Tag Archives: Germany

Germany and a new Europe

The political significance of Moody’s downgrade

The last week could have been lethal for Europe’s future. The collapse of the Italian and Spanish stock exchange, toghether with the downgrade (from “stable” to “negative”) of Germany’s outlook decided by the American rating agency Moody’s are a powerful warning to the European Union and Germany.

In future German Bundesanleihen (government bonds) could not be considered as secure as they were during the last turbulents months, in which they have been seen by the investors as a safe shore inside the economic storm that hit the European nations. This is the silent message that Moody’s decision sent to the German establishment. On the other hand Wolfgang Schäuble too, the Minister of finance in Merkel’s government, has made clear in differents occasions that an eventual collapse of Euro and a deepen of the government debt’s crisis will mightly afflict Germany’s economy.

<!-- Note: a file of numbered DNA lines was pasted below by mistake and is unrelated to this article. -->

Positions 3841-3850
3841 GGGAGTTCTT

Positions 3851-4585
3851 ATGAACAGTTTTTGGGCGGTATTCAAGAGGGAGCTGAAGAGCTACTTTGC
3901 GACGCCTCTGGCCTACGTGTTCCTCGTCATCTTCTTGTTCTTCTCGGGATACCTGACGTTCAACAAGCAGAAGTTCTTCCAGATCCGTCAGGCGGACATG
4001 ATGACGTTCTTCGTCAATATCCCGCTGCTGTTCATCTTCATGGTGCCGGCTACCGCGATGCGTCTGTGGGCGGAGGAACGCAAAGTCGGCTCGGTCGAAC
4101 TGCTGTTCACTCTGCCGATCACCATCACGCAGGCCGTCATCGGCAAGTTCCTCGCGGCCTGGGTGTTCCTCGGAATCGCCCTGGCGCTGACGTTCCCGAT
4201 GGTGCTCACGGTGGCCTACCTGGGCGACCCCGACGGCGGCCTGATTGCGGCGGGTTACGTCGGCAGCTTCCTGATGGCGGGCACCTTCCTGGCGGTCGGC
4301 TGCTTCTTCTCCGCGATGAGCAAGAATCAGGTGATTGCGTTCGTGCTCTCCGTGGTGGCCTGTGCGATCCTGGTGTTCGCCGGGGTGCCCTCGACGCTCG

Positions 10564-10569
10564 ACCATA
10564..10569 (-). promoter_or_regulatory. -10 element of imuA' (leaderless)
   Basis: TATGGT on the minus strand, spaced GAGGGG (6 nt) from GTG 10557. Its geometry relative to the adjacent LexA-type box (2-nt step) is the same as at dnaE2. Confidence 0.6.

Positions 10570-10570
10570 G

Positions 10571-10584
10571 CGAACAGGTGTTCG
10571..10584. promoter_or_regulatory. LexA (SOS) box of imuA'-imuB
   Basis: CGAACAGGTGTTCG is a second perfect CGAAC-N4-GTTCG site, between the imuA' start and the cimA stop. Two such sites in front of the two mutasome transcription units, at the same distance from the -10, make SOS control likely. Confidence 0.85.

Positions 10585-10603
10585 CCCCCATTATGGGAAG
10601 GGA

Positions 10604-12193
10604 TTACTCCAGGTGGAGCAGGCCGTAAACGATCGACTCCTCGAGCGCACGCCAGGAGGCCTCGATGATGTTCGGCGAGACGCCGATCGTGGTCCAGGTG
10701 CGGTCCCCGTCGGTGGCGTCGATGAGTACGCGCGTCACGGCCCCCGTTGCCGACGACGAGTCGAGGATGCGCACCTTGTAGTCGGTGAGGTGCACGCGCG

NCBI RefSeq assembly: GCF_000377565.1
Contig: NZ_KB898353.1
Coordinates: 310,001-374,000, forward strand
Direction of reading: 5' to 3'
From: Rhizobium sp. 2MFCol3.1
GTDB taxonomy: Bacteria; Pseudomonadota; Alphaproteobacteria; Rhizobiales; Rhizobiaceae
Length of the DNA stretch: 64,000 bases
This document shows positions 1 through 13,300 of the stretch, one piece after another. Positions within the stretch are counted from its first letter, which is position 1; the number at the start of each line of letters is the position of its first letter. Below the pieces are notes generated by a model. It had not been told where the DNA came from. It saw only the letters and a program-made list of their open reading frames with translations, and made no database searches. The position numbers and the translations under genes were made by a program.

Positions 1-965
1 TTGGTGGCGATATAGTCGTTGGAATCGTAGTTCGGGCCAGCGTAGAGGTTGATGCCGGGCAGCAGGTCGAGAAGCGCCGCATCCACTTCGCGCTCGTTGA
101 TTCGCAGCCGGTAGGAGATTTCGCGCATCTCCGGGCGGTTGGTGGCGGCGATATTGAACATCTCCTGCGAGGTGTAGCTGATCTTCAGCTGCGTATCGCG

Compared to the scenario that we’ve seen during the last months, the most recent one is different in a sense at least: the sellings are now hitting not only the markets of specific nations (even though they were focused especially on Italy and Spain), but also the Eurozone in general. The cause of this phenomenon has to be investigated beyond the financial speculation, which however plays a part in the game. The main reason that’s crushing Europe’s financial system is the loss of confidence among the international investors, who are now scared to put their money in any European government bonds. Everybody saw Greek and Spanish citizens running to the banks, withdrawing as much cash as possible: easy to imagine that a private investor in Japan or an American pension fund will choose other countries to put his own money in.